DoT admitted that the last time it raised the topic of inflight voice calls – in 2014 – the people spoke and they weren’t happy.  “In February 2014, the Department had issued an Advance Notice of Proposed Rulemaking (ANPRM) regarding the use of mobile wireless devices for voice calls on commercial aircraft.  In response to the ANPRM, a substantial majority of individual commenters expressed opposition to voice calls on the grounds that they are disturbing, particularly in the confined space of an aircraft cabin.”

This ire puzzles me.  I recall getting a call from a business associate who was inflight in the mid 1980s.  He was using Airfone – the inflight system birthed by John Goeken, founder of MCI. It debuted in the early 1980s and was still in at least some planes until 2006.

Airfone never enjoyed much use.  We all saw the phones – usually in the seatback of the middle seat in coach; in every seatback up front. But high prices – in 2006 calls cost $3.99 plus $4.99 per minute – seemed to stall usage.

Publicist Richard Laermer in fact said the price of an Airfone call was why the service triggered few complaints. “With Airfone, it was so expensive you made it and hung up.”

He’s right. Airfone calls generally were minimalist.

Laermer said that won’t be so with WiFi calling.  “The Wifi calls are going to be ‘Hey. Hi. Just calling to see how you are.’ And that’s going to eat people up inside. It’s bad enough listening to someone drone on and on with their seatmate, but to listen to half a conversation will start a revolution in the air. I think this is a very bad idea. Coming from someone who travels every week…it’s going to cause people to start knocking phones out of people’s hands.”

San Diego PR executive Antoinette Kuritz said similar: “For many of us, plane time is time to read, relax, disconnect.  Others are prepping for the meetings to come when they land.  Then there are those who nap.  The chatter rampant cell phone use will allow makes all of that impossible.  We will be subjected to the often inane one-sided conversations of those who need to display their connectivity to others.”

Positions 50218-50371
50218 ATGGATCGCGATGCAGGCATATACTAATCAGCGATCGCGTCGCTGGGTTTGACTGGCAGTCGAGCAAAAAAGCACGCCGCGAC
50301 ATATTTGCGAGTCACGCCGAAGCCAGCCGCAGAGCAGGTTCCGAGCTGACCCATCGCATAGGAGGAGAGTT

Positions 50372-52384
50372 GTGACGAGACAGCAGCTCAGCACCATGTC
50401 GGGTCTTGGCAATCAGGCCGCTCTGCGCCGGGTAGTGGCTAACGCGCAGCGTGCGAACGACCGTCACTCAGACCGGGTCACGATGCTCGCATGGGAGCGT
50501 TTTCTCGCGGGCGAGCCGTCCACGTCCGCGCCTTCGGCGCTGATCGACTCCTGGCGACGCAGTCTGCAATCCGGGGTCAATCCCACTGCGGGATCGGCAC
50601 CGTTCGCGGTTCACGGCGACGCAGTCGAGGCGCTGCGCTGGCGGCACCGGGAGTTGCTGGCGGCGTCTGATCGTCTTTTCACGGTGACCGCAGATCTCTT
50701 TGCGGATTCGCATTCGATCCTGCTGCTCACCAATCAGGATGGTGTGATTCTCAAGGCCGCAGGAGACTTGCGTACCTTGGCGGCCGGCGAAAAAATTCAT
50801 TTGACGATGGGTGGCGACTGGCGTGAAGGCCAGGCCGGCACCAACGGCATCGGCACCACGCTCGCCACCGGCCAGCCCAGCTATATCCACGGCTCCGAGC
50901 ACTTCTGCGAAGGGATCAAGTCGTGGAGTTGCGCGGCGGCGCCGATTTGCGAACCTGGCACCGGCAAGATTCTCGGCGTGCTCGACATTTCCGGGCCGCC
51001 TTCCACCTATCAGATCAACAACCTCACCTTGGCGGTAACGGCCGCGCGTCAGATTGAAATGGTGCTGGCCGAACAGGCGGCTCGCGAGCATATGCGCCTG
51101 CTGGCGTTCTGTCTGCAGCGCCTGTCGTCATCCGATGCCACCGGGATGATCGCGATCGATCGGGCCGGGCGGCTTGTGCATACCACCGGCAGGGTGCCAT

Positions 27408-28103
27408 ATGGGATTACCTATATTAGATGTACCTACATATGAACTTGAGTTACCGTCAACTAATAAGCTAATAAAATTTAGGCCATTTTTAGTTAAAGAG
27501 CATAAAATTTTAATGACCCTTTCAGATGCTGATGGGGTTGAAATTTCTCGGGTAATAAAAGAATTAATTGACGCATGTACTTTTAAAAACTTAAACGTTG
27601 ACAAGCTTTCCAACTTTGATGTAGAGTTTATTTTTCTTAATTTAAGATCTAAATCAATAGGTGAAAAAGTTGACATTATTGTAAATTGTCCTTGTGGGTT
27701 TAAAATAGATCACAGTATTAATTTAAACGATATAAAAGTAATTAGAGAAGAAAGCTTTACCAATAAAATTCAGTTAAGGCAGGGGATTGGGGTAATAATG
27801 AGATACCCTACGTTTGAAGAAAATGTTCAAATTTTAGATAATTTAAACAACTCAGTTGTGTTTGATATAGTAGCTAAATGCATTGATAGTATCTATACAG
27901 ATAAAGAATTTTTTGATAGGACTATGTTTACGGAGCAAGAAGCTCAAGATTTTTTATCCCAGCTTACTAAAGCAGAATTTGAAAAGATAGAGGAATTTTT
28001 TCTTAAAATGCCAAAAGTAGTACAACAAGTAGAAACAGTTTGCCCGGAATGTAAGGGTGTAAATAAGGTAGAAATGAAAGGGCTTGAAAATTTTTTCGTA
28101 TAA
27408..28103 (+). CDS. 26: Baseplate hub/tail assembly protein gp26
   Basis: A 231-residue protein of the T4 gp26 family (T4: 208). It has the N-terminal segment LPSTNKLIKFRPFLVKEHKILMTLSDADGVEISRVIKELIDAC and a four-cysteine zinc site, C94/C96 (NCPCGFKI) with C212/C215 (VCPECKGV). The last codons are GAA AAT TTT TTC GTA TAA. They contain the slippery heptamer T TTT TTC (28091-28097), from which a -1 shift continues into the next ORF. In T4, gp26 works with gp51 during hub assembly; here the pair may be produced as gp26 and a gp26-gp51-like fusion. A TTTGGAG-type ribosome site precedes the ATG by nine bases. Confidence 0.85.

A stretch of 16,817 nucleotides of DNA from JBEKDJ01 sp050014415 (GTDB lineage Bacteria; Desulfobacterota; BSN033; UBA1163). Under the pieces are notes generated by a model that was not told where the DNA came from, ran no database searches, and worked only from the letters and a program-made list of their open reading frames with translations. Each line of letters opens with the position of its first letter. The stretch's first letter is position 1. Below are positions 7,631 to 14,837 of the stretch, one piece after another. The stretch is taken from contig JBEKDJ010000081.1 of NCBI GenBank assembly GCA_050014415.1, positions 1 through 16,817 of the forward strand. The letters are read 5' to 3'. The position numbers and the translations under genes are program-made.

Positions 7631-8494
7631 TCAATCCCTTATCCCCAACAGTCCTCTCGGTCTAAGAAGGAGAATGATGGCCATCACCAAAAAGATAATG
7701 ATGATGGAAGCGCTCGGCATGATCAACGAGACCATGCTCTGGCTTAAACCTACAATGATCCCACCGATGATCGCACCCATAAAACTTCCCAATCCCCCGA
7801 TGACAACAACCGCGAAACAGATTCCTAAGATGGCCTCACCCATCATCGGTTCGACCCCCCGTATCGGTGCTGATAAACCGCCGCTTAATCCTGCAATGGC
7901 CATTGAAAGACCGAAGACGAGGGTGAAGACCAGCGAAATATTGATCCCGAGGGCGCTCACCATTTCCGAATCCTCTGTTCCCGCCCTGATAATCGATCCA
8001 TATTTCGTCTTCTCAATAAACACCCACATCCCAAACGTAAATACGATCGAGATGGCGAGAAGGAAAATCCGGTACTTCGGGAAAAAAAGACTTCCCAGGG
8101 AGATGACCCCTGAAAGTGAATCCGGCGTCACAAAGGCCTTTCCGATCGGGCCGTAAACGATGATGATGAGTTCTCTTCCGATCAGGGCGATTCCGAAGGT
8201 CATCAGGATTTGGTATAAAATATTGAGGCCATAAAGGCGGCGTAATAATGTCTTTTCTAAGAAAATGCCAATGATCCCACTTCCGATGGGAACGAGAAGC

I can’t disagree with those who wish phones would stay off planes.

But here’s the deal: Satellite phone calling already is available on at least some flights

Then, too, WiFi calling already is happening inflight. Yes, the air carriers and their WiFi providers seek to block access to the known WiFi calling services such as Skype. But the Internet is ever inventive and new services multiply like cockroaches in a New York tenement.  A whispered reality is that calling already is happening, maybe mainly in hushed tones inside a locked bathroom.

My belief: inflight calling will come to airplanes, probably by 2020, very possibly via captive services and with high tariffs involved.  It’s unlikely that carriers – who seek to shake a dime out of every passenger interaction – would let this opportunity pass.

Couldn’t it still be an annoyance? You bet. That’s why frequent flyer Andy Abramson has said for this to work, there will have to be guidelines monitoring when calls can be made and more. His list – which includes a ban on profanity – is here.

Abramson also wants no calling rows so those who want silence can find it.

Read Abramson’s suggestions because – bet on this – calling is coming to planes.

There might even be a plus in this for all of us, whether we personally make and receive calls at 30,000 ft. or not.  If enough revenue comes in from calling, the carriers just may – really – seek real upgrades in inflight WiFi.  And that is something I can applaud.